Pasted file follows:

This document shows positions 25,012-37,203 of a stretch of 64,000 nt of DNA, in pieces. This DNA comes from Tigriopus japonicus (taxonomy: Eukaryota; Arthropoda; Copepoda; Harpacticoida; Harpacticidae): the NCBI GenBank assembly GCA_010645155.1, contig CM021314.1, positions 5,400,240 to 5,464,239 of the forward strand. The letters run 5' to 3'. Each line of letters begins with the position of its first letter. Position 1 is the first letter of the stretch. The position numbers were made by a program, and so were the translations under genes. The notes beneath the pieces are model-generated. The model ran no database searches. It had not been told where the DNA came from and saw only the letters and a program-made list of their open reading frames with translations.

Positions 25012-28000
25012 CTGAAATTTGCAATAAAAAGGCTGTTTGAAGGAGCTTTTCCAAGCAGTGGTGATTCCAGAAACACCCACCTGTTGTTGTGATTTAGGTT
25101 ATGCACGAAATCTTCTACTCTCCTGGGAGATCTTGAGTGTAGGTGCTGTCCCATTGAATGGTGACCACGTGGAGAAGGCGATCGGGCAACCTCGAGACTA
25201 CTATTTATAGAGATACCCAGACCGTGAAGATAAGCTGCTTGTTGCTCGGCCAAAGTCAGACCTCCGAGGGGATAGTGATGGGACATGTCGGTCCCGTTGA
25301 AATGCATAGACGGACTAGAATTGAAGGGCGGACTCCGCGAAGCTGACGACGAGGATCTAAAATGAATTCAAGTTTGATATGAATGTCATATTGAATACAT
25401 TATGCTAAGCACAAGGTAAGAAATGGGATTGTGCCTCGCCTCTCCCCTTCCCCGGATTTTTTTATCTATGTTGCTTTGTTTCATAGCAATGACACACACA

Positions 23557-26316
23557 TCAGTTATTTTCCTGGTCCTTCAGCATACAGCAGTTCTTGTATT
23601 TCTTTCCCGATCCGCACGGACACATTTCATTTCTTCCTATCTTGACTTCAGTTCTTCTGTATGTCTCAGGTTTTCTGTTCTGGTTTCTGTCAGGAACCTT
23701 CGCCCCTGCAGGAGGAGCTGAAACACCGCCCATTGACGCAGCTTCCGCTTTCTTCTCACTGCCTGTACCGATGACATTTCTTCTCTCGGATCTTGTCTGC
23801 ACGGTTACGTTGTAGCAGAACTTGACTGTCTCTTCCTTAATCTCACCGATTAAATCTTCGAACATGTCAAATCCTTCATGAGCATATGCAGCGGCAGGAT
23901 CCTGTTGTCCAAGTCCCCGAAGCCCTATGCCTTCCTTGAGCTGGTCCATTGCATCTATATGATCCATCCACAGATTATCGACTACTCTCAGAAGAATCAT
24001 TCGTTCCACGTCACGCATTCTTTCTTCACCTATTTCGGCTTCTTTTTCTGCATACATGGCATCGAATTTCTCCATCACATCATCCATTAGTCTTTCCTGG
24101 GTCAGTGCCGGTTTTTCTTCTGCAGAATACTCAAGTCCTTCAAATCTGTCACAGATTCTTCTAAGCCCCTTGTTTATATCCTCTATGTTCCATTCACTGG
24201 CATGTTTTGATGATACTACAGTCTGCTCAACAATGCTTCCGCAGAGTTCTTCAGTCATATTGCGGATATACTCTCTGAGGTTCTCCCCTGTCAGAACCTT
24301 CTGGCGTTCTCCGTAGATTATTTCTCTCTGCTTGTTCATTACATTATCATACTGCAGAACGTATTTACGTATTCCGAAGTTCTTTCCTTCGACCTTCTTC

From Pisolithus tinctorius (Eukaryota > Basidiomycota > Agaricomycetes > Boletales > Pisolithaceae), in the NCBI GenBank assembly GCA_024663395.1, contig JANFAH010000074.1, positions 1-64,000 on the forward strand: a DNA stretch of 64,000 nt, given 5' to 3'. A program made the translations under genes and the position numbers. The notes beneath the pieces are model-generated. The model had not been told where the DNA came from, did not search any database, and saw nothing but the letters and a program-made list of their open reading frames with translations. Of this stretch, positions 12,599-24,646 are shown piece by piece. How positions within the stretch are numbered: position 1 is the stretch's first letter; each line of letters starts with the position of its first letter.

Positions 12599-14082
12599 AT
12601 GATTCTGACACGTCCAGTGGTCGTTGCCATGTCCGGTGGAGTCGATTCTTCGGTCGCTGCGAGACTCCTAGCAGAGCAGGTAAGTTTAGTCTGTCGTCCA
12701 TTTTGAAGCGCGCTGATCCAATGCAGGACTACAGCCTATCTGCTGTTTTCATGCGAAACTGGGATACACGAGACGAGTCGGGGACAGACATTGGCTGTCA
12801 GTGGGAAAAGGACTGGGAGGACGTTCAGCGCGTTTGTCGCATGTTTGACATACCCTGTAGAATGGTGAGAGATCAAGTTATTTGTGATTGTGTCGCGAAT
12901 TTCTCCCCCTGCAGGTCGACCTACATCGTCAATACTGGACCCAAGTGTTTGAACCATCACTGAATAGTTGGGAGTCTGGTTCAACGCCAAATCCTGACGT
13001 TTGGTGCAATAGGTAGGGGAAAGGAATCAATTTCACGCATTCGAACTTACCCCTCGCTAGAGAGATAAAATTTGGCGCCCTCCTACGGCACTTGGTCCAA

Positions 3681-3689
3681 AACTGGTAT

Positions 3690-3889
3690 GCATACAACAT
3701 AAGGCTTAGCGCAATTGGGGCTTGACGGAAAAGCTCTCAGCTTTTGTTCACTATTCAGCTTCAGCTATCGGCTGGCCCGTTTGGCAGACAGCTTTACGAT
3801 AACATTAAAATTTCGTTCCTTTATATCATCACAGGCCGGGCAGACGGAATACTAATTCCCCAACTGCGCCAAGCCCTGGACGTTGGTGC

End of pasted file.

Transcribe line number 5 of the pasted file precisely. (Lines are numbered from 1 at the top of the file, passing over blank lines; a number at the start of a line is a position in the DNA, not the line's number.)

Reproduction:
25201 CTATTTATAGAGATACCCAGACCGTGAAGATAAGCTGCTTGTTGCTCGGCCAAAGTCAGACCTCCGAGGGGATAGTGATGGGACATGTCGGTCCCGTTGA